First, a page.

If you were a golfer, you would leap at the chance to play on a course designed by Jack Nicklaus, and take lessons from this pro. Cyclists have long learned their lessons from John Forester, by way of the Effective Cycling book, the associated course administered by the League of American Bicyclists, and the video. He is less widely known for his early and continuing efforts to develop the field of cycling transportation engineering, the topic of the book reviewed here.
John has preached the pure gospel of vehicular cycling for over 20 years. "Cyclists fare best when they act, and are treated as, drivers of vehicles." This manner of cycling is best achieved on the existing streets and roads, rather than on special facilities or bikeways. Improving facilities usually means improving the roads; by ensuring smooth, clean surfaces, wide outside lanes, no in-line grates, sensitized
traffic signals, and useful parking. Bike lanes are deemed contrary to proper cycling because they induce improper traffic behavior which can cause accidents. Separate paths can occasionally be useful in justifiable situations.
This book was written for professionals who work on cycling matters, and for the cyclists who want to properly advise and influence them. The vehicular cycling principle, on which John bases his engineering recommendations, is derived from scientifically valid evidence. But traditional engineering is only a part of this book. Most analyzes the history, law, politics, psychology, accident studies, and explanations of traffic engineering as it pertains to cycling. John explains this is necessary because the infamous cyclist
inferiority complex has dominated most of the planning. The inferiority complex and the resulting policies are construed in two parts; as society's way to keep cyclists out of the way of motorists for their convenience, and as the non-vehicular cyclists' way to keep themselves out of perceived danger from
motor vehicles. Both are satisfied when lanes and paths are constructed for bicycles. John endeavors to shift the focus of efforts and spending away from the building of these facilities toward the real issue, incompetent cyclists, who are the greatest cycling problem and hazard, and who need proper cycling training.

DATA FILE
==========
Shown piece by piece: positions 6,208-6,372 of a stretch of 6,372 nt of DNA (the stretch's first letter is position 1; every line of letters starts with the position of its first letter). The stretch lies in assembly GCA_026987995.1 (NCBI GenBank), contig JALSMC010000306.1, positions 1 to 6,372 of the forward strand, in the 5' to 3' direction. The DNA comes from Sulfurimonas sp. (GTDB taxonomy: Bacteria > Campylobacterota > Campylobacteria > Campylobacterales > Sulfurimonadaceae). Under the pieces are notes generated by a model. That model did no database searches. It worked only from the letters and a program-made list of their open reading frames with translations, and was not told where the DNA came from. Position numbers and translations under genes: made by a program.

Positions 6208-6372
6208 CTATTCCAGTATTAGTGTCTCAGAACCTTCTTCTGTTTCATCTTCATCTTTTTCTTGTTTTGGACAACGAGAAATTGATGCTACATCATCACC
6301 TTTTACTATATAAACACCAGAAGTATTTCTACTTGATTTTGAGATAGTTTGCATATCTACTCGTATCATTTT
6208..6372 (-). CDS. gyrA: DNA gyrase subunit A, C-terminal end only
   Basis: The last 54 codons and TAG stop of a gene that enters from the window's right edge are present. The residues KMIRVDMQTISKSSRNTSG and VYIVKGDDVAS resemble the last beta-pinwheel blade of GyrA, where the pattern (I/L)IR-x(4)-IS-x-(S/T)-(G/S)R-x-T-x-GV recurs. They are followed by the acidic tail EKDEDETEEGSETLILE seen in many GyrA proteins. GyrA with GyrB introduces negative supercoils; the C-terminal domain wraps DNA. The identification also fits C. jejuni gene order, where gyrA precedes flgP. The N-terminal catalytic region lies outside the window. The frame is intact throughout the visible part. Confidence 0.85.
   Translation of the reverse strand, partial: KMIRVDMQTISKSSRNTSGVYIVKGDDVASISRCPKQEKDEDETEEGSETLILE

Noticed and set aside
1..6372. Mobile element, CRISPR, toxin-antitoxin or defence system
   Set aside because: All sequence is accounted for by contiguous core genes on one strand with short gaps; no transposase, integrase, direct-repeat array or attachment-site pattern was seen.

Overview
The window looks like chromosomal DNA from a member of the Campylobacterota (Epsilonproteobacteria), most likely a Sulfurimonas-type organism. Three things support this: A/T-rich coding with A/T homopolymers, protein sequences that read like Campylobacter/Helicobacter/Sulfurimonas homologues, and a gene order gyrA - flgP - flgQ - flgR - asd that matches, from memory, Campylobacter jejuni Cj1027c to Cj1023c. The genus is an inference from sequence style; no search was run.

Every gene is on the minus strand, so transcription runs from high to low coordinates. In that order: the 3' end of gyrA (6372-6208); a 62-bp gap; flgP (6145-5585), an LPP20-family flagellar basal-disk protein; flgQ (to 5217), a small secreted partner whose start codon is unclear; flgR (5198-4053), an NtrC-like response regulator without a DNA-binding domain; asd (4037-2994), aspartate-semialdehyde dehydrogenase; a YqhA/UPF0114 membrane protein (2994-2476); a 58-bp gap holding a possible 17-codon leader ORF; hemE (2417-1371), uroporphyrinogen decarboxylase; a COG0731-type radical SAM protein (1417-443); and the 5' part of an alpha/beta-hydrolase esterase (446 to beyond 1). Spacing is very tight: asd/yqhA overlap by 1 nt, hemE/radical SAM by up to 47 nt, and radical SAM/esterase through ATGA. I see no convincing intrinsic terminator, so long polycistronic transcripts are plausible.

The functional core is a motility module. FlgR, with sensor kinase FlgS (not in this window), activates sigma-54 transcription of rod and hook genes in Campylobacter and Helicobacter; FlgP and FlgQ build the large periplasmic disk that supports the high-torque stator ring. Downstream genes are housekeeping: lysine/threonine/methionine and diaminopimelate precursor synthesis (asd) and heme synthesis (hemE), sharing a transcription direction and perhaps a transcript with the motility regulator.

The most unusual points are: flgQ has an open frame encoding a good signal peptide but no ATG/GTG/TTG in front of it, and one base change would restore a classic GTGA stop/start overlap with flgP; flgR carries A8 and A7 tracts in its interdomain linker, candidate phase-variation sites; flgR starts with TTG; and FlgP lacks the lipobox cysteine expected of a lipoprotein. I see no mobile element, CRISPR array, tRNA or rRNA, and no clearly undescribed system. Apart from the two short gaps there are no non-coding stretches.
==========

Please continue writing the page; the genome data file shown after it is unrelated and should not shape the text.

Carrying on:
Bicycle Transportation is not bedtime reading. Brew a strong pot of tea before you sit down to study it. You will need it to appreciate John's frank writing style and thorough explanations. If you are not familiar with Effective Cycling, you may want to read parts of that book first. I know one cyclist who read the 1983 edition of Bicycle Transportation first, and it was quite a shock to his psyche. Reading this book will persuade you that John has been a most dedicated cycling activist for the past quarter century, striving to accomplish what is best for cyclists of all types and abilities. He never shirked from defending our rights to ride the streets and roads of the transportation system. Simultaneously he developed a comprehensive course intended to teach cyclists how to ride properly on these streets and roads.
For those who read rec.bicycles.soc on the Internet regularly, there is at least a 90% overlap of topics in this discussion group and this book, excluding the off-road issues. Having read this book would make a good prerequisite to posting. It is the ultimate cycling FAQ.
This is the short review of the book. A separate, longer review follows:
Please feel free to print and distribute copies of this
review, print all or parts in your club or advocacy
newsletter, subscription group, or other not-for-profit
publication. (Better yet, read it and write your own review.)
Just let me know where it went, or send me a copy. If you are
a for-profit publication, please contact me. I need some
Copyright, 1994 by Gordon D. Renkes.
Many thanks to Nancy Piltch (firstname.lastname@example.org)
for proofing and making suggestions on the draft of this review.
This long version summarizes the contents of the chapters.